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16 Reasons You’ve Got To Visit Zion in Winter

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Zion is pretty much the perfect National Park.  It offers jaw-dropping scenery, enough hikes to keep you busy for days, and it’s just a short, 3-hour drive from the man-made wonder of Las Vegas.  Most people end up visiting in the summer, but I’m going to recommend — no, insist — that you check it out during winter.

1. No Crowds

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Zion reports that in July, 2016, more than 601,000 people visited the park. That’s more than the population of Wyoming, and a heck of a lot of people.  But, compare that number to January, when just about 86,000 visited.  That’s seven times more people in July than January.  And while January was the month with the fewest visitors, February and December also had plenty of elbow room (about 120,000 visitors each).  The crowds pick up in March, but are still just a bit more than half of the July peak.

2. Snowmen Just Seem To Show Up

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Making my way to the end of Angels Landing, just two days after a snowstorm, was a great accomplishment for me.  I didn’t think I could be any happier — until I saw that someone before me had built a snowman.  And he wasn’t the only one.  I also discovered a snowman at the end of the Riverside Walk trail, as well as a few smaller ones in various places around the park.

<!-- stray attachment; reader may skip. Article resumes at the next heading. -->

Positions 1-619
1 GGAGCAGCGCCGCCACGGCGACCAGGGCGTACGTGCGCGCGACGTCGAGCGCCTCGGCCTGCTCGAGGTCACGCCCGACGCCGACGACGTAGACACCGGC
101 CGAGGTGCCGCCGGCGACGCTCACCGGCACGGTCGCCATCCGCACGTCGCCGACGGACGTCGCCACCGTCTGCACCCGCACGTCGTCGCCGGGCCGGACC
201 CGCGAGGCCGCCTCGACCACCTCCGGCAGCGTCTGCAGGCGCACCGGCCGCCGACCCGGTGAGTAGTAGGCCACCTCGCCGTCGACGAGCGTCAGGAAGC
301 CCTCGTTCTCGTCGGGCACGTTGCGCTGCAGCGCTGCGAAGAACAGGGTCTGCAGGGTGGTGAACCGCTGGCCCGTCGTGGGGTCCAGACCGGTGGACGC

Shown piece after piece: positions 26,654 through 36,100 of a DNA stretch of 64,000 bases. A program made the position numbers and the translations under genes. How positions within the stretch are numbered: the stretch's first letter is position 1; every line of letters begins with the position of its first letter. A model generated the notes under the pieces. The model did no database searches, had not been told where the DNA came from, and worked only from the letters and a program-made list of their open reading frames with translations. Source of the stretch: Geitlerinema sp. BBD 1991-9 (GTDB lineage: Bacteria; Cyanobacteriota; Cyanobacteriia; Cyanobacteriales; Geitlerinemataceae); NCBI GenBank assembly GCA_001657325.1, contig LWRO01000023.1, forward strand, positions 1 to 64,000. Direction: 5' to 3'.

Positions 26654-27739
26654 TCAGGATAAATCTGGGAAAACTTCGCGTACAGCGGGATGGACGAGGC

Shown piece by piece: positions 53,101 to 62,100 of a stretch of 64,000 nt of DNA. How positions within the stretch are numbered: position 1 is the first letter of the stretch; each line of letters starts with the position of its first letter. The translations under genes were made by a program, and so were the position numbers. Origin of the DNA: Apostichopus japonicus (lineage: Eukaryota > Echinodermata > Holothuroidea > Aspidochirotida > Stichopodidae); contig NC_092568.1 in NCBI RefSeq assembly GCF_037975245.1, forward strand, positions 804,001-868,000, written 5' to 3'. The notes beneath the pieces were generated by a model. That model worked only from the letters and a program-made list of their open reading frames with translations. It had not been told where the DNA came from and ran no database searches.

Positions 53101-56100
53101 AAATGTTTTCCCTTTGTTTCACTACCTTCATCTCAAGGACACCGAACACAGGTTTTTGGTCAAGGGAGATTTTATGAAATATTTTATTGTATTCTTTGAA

3. Amazing Sunsets

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I suppose you’ll be able to see some great sunsets any time of the year in Zion National Park, but I think there’s something special about the clouds and colors during winter.  I caught several sunsets at the bridge near Canyon Junction (perhaps the most popular photo spot in the park), and one sunset at Canyon Overlook.  Even when the canyon itself is grey, the clouds are often more broken once you get past Springdale.  Partly-cloudy conditions allow light to stream in, casting unpredictable beams of light on the Watchman and other peaks that surround the Virgin River near the park entrance.

4. The Frosted Watchman

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That big, pointy mountain that looms over Springdale is an iconic figure of Zion, and you’ll see it from dozens of different angles around town and in the park.  But, the Watchman looks different after a snowfall.  Every crack and crevice is outlined by a streak of white powder, making the mountain look entirely different during the winter.

5. Checkerboard Mesa’s Hidden Checkerboard